Acute scleral thinning after pterygium excision with intraoperative mitomycin C: a case report of scleral dellen after bare sclera technique and review of the literature

Department of Ophthalmology, China Medical College Hospital, Taichung, Taiwan.
Cornea (Impact Factor: 2.36). 04/2002; 21(2):227-9.
Source: PubMed

ABSTRACT To describe a patient with scleral dellen after pterygium excision with intraoperative mitomycin C.
Case report and MEDLINE review of the medical literature on scleral dellen after bare sclera technique.
A 48-year-old man had a left nasal pterygium excised by the bare sclera technique with intraoperative mitomycin C. Eight days after surgery, the patient noticed a small black spot in the bare sclera area with mild irritation. Slit-lamp examination revealed a focal area of extreme thinning, centered on the nonepithelialized bare sclera, surrounded by edematous conjunctiva. The ciliary body was visible through the thin and dry scleral lesion. After topical lubricant therapy, the scleral lesion appeared normal thickness and white in color 3 days later. Therapy was continued until the sclera epithelialized.
Scleral dellen is an early postoperative complication of bare sclera technique owing to delayed conjunctival wound closure. Hydration of the thinned sclera will rapidly thicken it. However, medical therapy should be continued until the surrounding conjunctiva has flattened and the sclera has epithelialized. Surgical wound closure is an alternative management and may be the way to prevent scleral dellen formation after bare sclera technique. All patients after bare sclera surgery should be followed up until the conjunctival wound has healed. If delayed healing is found, frequent artificial tears, patching, or surgical intervention is necessary.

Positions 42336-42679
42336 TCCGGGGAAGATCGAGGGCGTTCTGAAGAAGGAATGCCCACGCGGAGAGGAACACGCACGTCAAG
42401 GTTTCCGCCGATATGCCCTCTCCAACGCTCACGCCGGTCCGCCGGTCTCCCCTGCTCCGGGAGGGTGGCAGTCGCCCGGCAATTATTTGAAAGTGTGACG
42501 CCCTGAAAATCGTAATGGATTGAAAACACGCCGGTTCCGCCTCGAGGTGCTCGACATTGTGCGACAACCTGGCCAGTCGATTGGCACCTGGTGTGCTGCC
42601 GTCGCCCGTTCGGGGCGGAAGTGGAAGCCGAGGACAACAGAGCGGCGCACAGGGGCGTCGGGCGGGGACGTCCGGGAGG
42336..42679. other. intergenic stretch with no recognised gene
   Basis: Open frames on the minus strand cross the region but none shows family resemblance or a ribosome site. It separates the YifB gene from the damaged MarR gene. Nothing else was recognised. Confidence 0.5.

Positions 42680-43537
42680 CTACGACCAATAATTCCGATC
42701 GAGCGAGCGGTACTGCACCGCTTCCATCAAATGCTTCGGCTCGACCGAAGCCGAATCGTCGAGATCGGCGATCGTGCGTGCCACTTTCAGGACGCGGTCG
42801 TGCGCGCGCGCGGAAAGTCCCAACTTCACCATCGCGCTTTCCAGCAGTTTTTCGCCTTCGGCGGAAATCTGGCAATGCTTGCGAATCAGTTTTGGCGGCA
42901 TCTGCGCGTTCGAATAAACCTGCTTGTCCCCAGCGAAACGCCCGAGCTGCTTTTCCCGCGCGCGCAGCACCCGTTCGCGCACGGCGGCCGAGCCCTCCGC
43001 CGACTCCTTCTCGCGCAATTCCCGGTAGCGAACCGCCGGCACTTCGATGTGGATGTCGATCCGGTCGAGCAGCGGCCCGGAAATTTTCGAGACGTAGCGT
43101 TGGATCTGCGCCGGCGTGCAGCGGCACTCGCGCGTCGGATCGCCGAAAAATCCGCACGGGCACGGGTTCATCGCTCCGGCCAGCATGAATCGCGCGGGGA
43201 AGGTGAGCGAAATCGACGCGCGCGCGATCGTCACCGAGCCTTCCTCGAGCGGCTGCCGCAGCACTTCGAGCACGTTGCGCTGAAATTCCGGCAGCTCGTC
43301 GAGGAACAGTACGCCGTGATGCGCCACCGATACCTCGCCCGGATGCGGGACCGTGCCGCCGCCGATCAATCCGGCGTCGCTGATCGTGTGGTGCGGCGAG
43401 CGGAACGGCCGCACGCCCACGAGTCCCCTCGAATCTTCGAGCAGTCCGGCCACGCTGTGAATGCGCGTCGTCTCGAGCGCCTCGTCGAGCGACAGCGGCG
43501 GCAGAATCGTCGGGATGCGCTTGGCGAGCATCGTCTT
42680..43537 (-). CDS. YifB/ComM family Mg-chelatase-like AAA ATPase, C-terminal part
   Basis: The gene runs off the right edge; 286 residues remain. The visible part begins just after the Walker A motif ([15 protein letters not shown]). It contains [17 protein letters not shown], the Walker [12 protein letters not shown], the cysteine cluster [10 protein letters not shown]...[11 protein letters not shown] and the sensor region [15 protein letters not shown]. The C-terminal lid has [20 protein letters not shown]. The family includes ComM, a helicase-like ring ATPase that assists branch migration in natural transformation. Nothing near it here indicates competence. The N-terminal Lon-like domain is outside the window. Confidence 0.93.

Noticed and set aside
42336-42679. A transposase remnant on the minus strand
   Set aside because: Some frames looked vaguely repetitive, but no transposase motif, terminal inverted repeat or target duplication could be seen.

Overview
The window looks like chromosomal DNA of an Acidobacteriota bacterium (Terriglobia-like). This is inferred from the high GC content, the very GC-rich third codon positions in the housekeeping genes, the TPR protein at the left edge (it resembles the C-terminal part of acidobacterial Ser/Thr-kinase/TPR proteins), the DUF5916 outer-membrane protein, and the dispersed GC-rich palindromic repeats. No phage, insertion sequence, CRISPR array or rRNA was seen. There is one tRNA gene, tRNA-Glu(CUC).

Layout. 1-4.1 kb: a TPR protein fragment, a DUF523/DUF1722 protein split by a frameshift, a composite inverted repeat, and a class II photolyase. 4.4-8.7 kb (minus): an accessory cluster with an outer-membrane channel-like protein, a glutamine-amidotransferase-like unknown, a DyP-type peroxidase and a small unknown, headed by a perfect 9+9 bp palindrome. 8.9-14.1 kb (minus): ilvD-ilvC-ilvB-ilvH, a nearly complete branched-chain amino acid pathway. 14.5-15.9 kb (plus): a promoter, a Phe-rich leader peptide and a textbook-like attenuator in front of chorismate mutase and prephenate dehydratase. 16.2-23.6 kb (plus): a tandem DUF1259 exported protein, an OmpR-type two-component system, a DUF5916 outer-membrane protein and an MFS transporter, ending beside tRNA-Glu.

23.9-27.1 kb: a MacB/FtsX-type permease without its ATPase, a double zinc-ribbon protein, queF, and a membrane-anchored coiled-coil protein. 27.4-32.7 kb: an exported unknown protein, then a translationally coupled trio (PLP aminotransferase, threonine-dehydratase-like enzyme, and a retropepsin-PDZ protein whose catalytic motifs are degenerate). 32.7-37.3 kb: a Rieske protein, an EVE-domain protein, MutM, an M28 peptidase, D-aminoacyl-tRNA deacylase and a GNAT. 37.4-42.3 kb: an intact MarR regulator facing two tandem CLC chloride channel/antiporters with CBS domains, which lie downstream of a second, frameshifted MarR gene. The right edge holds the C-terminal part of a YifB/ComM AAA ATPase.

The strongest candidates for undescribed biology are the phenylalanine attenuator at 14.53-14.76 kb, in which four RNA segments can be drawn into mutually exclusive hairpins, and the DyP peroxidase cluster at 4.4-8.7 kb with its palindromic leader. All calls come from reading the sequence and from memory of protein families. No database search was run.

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    • "We think that relatively small sample sizes are an important factor causing differences in the reports. Complications as keratitis, corneal endothelial changes, scleral thinning and melting may occur also with intraoperative MMC (Tsai 2002; Safianik et al. 2002; Zhivov et al. 2009; Peponis et al. 2009). We experienced only one serious complication in this group, a corneascleral melting which was managed by lamellar corneal graft. "
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